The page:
With etch traces being so fine-lined and pin-pitch so tight. it is essential to include soldermasks within a PCB design. Excluding soldermasks can result. in a large blob of solder (especially between pins) during assembly–resulting in a short. Besides. it can also cause reduced corrosion protection on other copper on the outside layers. To help prevent these issues, be sure to check the alignment. soldermask to soldermask (webbing) spacing. from pad to etch lines and to shapes. Also, be sure there is no soldermask covering pins—your board house can. inform you on the minimum webbing space and alignment they will allow.

Cold Solder Joints or No Solder Connection

      Checks for vias within pads are essential—if the via is not placed. it could allow solder paste to flow down into the via. This will result in a cold solder joint or no real solder connection. You need to find out: What percentage of the via allowed in the pad before plugging the via is a need. 
      Most software should be capable of checking for these issues. but if yours does not, you will have to check your design to be sure. it is in compliance with your assembly house criteria.

Test Points are Not Included

      It is important to include a way to test your final product once they are off the assembly lines. by including test points in your initial design. you are providing a way to audit the success or failure of a board once it has completed. DFM checks must include test point to component clearances, pad size, under components. and a way to lock down these locations once a fixture built.  
      Test point data is then used to create a fixture known as the Bed of Nails Tester. A bed of nails tester is a software system that locks your test point locations down within the design. They provide you with the ability to allow for a design change to reworked into this test fixture. saving money.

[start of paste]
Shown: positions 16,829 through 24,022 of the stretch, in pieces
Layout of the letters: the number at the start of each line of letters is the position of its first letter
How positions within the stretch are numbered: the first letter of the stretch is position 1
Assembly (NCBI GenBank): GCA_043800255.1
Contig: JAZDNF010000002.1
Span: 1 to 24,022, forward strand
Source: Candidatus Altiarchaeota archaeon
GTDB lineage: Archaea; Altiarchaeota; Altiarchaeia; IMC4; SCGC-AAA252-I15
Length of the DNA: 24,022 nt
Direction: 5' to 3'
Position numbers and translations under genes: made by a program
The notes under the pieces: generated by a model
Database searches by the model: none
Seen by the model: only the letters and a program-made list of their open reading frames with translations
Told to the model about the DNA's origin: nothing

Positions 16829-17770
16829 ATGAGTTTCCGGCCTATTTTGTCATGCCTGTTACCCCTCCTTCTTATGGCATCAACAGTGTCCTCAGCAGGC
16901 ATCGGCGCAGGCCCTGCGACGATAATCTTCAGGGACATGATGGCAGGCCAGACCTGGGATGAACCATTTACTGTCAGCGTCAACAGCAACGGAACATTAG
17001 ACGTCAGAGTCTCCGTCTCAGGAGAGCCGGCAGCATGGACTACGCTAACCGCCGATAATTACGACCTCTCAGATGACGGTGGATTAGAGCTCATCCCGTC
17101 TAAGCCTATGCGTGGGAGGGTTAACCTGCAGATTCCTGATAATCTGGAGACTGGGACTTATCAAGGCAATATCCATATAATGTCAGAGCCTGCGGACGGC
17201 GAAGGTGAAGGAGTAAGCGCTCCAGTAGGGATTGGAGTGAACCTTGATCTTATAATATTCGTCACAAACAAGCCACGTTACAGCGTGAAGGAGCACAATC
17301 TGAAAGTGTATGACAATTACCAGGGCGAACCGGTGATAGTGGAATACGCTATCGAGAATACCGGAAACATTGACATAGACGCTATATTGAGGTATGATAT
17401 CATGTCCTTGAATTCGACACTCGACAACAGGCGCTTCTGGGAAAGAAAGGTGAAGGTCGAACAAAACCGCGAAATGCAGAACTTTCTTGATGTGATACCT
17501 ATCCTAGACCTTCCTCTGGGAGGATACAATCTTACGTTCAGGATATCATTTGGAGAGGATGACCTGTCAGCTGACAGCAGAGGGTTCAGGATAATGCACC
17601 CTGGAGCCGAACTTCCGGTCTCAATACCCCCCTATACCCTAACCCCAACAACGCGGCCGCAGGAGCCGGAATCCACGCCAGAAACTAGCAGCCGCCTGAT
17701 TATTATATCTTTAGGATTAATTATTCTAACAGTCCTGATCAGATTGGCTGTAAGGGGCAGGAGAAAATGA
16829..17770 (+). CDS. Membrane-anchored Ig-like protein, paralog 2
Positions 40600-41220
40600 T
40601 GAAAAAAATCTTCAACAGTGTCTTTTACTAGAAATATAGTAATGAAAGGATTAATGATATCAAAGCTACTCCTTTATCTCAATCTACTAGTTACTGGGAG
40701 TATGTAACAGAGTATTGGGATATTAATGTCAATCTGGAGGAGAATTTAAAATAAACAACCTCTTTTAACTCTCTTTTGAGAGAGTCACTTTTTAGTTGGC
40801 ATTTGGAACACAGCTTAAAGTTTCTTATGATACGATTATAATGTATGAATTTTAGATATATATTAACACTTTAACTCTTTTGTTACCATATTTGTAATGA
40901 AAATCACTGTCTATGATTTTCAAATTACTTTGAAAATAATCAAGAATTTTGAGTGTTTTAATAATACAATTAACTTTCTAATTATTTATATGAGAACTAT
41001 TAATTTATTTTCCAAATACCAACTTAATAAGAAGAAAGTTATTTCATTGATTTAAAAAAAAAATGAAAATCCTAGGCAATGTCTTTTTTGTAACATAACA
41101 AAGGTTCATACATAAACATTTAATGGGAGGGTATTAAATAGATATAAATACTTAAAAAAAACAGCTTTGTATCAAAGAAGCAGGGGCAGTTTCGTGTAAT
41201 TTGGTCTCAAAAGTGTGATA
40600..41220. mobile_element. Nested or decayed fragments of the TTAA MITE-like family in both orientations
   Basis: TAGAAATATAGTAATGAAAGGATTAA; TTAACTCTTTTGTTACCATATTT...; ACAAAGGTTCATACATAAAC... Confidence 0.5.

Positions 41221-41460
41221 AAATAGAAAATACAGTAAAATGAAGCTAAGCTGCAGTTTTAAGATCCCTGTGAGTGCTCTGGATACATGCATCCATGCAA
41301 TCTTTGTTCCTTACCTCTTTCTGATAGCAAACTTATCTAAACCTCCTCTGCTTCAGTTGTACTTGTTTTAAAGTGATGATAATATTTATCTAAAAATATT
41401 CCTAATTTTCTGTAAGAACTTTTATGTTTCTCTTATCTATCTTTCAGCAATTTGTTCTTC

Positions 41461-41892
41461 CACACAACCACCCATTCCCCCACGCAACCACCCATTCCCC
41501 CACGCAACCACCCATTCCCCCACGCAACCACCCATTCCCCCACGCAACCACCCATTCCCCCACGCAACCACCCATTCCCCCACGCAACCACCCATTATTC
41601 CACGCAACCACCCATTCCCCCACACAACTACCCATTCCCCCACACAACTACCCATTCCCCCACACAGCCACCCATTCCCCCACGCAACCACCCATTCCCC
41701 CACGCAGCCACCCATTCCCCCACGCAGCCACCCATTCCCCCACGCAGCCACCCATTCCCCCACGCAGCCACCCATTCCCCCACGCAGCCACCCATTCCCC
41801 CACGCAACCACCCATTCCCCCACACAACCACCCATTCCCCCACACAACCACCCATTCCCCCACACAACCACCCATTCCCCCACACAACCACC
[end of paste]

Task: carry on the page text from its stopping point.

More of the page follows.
If you wait to include test points until after your prototype has completed. you could alter the electronics on the board. (which could create crosstalk, noise, and a whole host of other issues). and so not test the board’s true functionality. You will be changing the design and how the board operates. By incorporating the test points into your board during the design phase. it provides you with the ability to lock down what’s there and only modify any changes.
      Items to keep in mind when adding test points to your design: Are they accessible? Does the DM checker make sure your points are not hidden? How is the pin spacing (be sure they are not too close together)? 

Copper to Board Edge

      Part of the PCB creation process includes the motorized. transport of boards into acid. and wash baths. The copper to board edge is the space on the grip the side of the PCB panels[CB14].  used to transport the boards throughout the manufacturing process. If the proper spacing between the copper to board edge. is not set true manufacturing issues can created.  If the copper is too close to the edge of the board, shorts can created. when the electrical current applied to the panel during the etching processes. 
      The consequences of manufacturing failure are not only frustrating, but costly. Planning for the future by designing for manufacture is one of the. many ways to avoid running into any DFM issues. The good news is, many of the issues listed above can identified using software (OrCAD 17.2.  comes armed with OrCAD DesignTrueTM In-Design DFM Technology). but, if your software does not have DFM checking capabilities. you will have to identify and resolve them yourself.
      The last thing any engineer wants is to receive “the call” from. their manufacturer stating their board has failed their DFM checks. so it is important to look for the above issues in your final checks. whether that’s through automated or manual checks.